Bad Sleep Can Harm Your Heart, and Weekend 'Catch-Up' Sleep Won't Help
FRIDAY, Aug. 11, 2023 (HealthDay News) -- Poor sleep takes a toll, and catching up on the weekends just won't fix it, researchers report.
A small new study showed that heart rate and blood pressure, important measures of cardiovascular health, worsen as the week goes on when someone sleeps only about five hours a night.
Catching up on sleep over the weekends didn't return those health measures back to normal.
“Only 65% of adults in the U.S. regularly sleep the recommended seven hours per night, and there's a lot of evidence suggesting that this lack of sleep is associated with cardiovascular disease in the long term,” said study co-author Anne-Marie Chang, associate professor of biobehavioral health at Penn State University.
“Our research reveals a potential mechanism for this longitudinal relationship, where enough successive hits to your cardiovascular health while you're young could make your heart more prone to cardiovascular disease in the future," Chang said in a university news release.
The researchers studied 15 healthy men ages 20 to 35 over an 11-day period.
Participants were allowed to sleep up to 10 hours a night over the first three nights, which let researchers note their baseline.
Over the next five nights, the men were limited to five hours sleep per night. That was followed by two recovery nights, when they were allowed to sleep up to 10 hours per night.
Throughout the study, researchers measured participants’ resting heart rates and blood pressure every two hours during the day. This made it possible to account for any effects that time of day might have, such as a naturally lower heart rate upon waking.
Participants’ heart rates increased nearly one beat per minute (BPM) with each successive day of the study.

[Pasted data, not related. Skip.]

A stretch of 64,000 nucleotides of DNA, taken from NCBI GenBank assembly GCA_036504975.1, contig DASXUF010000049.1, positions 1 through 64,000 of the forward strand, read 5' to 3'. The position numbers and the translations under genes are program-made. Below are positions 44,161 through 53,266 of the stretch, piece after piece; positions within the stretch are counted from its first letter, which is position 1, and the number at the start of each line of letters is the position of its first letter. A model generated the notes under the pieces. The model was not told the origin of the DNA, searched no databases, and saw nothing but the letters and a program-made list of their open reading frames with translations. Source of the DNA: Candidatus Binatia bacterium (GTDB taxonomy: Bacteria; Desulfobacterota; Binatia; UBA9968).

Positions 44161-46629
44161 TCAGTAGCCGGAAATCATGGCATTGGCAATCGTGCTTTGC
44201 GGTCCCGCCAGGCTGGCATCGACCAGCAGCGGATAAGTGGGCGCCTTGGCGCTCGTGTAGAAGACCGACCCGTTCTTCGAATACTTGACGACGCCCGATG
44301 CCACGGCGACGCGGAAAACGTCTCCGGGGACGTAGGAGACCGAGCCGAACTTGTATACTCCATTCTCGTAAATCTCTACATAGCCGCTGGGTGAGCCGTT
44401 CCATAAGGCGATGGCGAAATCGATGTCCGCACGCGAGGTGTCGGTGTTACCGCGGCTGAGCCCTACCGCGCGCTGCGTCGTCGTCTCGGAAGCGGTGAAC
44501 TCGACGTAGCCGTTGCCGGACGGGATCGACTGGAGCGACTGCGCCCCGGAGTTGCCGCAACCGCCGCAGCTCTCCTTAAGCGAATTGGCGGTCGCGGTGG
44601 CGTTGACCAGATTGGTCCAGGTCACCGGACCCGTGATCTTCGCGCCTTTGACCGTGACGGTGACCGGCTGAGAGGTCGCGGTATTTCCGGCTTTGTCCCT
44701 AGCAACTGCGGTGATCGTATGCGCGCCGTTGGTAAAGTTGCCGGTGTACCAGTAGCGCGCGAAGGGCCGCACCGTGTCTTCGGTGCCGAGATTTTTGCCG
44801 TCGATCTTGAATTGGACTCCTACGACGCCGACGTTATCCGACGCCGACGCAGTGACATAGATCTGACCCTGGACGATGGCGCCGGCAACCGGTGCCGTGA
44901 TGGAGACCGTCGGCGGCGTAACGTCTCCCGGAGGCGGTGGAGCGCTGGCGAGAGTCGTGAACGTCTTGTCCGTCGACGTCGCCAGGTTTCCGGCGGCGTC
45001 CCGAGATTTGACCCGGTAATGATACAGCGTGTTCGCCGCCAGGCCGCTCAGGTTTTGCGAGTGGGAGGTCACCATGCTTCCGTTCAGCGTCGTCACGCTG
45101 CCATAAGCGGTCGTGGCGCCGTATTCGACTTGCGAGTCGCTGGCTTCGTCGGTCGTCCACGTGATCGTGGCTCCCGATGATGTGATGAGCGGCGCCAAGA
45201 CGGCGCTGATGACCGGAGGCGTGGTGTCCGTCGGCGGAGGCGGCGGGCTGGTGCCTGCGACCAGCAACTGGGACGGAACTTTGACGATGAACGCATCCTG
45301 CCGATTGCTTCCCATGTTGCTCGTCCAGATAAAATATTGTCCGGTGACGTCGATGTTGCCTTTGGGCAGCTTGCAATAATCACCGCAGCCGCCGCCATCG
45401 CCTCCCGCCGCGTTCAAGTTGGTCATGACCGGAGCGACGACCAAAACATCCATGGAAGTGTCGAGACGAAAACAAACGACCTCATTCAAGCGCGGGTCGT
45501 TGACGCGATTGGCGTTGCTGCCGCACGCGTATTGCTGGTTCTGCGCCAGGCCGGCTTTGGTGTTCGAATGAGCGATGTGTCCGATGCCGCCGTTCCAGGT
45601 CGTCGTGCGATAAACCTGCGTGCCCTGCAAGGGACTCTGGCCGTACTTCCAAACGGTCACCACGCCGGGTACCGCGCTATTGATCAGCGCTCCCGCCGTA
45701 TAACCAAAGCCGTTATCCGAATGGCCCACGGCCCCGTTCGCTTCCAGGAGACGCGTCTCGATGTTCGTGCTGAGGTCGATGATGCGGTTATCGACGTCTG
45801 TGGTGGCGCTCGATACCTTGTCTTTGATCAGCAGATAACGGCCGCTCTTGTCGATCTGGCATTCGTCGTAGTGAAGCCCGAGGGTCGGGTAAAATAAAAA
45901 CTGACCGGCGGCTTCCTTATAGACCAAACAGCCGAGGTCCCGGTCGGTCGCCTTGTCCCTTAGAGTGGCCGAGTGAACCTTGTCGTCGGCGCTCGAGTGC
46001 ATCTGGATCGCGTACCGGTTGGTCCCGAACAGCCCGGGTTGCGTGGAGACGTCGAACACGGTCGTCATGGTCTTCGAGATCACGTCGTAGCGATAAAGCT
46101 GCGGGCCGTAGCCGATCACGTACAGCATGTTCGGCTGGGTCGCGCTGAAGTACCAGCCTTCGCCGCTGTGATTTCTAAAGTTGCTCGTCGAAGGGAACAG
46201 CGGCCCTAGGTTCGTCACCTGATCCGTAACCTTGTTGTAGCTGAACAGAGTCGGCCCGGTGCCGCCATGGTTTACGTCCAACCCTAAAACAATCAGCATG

The average baseline heart rate was 69 BPM. By the end of the study, it was 78 BPM.
Systolic blood pressure rose each day, from a baseline average of 116 mm Hg to nearly 119.5 mm Hg by the end of the recovery period. Systolic blood pressure, the top number in a blood pressure reading, measures pressure in the arteries when the heart beats. (A reading of 120 or less is considered normal.)
"Both heart rate and systolic blood pressure increased with each successive day and did not return to baseline levels by the end of the recovery period," lead author and Penn State grad student David Reichenberger said in the release. "So, despite having additional opportunity to rest, by the end of the weekend of the study, their cardiovascular systems still had not recovered."
His adviser, Chang, said longer periods may be needed to recover from multiple, consecutive nights of sleep loss.
“Sleep is a biological process, but it’s also a behavioral one and one that we often have a lot of control over," she noted.
“Not only does sleep affect our cardiovascular health, but it also affects our weight, our mental health, our ability to focus and our ability to maintain healthy relationships with others, among many other things," Chang said. "As we learn more and more about the importance of sleep, and how it impacts everything in our lives, my hope is that it will become more of a focus for improving one’s health."
Study results were recently published in the journal Psychosomatic Medicine.
The U.S. Centers for Disease Control and Prevention has some tips for better sleep.
SOURCE: Penn State University, news release, Aug. 9, 2023